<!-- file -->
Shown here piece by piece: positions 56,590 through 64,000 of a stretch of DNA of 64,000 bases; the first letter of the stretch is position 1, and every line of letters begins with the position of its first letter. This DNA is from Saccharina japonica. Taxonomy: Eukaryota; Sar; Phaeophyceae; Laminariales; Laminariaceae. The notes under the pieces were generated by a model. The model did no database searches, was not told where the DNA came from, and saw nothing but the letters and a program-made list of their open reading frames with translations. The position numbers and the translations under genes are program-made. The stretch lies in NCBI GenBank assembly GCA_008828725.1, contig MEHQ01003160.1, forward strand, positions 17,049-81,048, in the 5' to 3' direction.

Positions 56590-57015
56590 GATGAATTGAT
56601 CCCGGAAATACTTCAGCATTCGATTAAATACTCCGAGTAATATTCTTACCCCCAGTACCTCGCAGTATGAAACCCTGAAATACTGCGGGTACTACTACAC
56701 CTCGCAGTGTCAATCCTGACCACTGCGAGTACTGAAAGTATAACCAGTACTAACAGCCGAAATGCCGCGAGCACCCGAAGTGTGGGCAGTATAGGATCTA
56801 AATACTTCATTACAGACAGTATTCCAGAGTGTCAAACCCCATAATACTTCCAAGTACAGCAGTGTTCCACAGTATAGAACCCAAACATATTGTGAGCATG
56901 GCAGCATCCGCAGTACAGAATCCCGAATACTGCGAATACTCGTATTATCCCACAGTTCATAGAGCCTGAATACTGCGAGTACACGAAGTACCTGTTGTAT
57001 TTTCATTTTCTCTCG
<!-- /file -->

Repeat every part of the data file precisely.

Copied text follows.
Shown here piece by piece: positions 56,590 through 64,000 of a stretch of DNA of 64,000 bases; the first letter of the stretch is position 1, and every line of letters begins with the position of its first letter. This DNA is from Saccharina japonica. Taxonomy: Eukaryota; Sar; Phaeophyceae; Laminariales; Laminariaceae. The notes under the pieces were generated by a model. The model did no database searches, was not told where the DNA came from, and saw nothing but the letters and a program-made list of their open reading frames with translations. The position numbers and the translations under genes are program-made. The stretch lies in NCBI GenBank assembly GCA_008828725.1, contig MEHQ01003160.1, forward strand, positions 17,049-81,048, in the 5' to 3' direction.

Positions 56590-57015
56590 GATGAATTGAT
56601 CCCGGAAATACTTCAGCATTCGATTAAATACTCCGAGTAATATTCTTACCCCCAGTACCTCGCAGTATGAAACCCTGAAATACTGCGGGTACTACTACAC
56701 CTCGCAGTGTCAATCCTGACCACTGCGAGTACTGAAAGTATAACCAGTACTAACAGCCGAAATGCCGCGAGCACCCGAAGTGTGGGCAGTATAGGATCTA
56801 AATACTTCATTACAGACAGTATTCCAGAGTGTCAAACCCCATAATACTTCCAAGTACAGCAGTGTTCCACAGTATAGAACCCAAACATATTGTGAGCATG
56901 GCAGCATCCGCAGTACAGAATCCCGAATACTGCGAATACTCGTATTATCCCACAGTTCATAGAGCCTGAATACTGCGAGTACACGAAGTACCTGTTGTAT
57001 TTTCATTTTCTCTCG